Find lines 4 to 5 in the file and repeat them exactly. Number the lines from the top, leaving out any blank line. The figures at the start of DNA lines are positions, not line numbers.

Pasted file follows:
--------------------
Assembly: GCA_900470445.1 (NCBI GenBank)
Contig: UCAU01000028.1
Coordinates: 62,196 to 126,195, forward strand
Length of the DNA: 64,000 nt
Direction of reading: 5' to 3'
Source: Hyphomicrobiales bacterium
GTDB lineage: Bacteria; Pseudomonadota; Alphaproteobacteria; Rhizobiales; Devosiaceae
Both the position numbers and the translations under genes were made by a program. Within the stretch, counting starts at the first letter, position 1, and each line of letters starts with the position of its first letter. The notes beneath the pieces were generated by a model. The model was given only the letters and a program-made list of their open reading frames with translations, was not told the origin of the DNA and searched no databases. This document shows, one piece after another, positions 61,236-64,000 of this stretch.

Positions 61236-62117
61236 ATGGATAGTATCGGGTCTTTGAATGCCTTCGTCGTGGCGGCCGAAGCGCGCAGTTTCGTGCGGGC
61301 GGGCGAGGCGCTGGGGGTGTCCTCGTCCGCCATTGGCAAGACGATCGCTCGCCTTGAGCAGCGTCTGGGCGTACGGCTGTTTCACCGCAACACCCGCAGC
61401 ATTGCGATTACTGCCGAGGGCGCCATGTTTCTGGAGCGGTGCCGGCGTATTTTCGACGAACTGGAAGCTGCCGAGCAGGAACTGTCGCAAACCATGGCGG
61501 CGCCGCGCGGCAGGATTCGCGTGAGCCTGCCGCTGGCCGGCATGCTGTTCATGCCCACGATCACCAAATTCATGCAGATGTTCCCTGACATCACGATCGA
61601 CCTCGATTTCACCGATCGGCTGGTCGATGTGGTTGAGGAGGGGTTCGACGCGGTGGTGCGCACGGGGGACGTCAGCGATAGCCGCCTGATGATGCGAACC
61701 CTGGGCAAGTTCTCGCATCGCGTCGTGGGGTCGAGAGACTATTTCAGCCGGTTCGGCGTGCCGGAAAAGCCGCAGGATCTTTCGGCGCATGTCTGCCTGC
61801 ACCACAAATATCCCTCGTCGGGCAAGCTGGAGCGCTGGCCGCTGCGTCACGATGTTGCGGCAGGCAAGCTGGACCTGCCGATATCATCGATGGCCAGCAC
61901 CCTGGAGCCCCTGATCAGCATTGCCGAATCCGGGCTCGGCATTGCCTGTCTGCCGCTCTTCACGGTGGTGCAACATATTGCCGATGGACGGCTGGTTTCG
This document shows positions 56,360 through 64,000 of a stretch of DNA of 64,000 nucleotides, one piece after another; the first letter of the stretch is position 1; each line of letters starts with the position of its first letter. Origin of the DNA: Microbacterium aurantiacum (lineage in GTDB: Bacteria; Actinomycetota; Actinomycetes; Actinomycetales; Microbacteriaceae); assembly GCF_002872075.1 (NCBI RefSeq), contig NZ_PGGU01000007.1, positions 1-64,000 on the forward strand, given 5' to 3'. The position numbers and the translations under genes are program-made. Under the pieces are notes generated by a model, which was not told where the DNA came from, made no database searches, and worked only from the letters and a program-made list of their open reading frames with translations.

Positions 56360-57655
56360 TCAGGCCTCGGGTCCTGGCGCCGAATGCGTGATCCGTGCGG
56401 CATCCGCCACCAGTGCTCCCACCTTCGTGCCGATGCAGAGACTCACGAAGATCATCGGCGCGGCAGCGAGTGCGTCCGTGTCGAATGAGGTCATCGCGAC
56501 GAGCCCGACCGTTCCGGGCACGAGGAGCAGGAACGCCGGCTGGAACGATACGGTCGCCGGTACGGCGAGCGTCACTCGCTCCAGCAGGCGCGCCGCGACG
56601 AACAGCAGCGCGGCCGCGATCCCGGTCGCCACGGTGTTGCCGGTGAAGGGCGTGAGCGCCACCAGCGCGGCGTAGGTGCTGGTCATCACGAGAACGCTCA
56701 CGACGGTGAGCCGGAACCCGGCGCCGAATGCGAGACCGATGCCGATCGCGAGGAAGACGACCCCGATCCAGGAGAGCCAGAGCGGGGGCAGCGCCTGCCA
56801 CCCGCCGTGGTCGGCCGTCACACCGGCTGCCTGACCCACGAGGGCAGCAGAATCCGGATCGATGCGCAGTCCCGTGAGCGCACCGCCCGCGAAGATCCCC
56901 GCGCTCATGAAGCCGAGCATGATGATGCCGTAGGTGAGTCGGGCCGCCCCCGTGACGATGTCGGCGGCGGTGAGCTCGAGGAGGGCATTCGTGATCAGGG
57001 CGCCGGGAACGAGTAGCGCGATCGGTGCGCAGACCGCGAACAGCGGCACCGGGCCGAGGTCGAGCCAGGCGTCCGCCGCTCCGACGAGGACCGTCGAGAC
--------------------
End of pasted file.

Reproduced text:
Length of the DNA: 64,000 nt
Direction of reading: 5' to 3'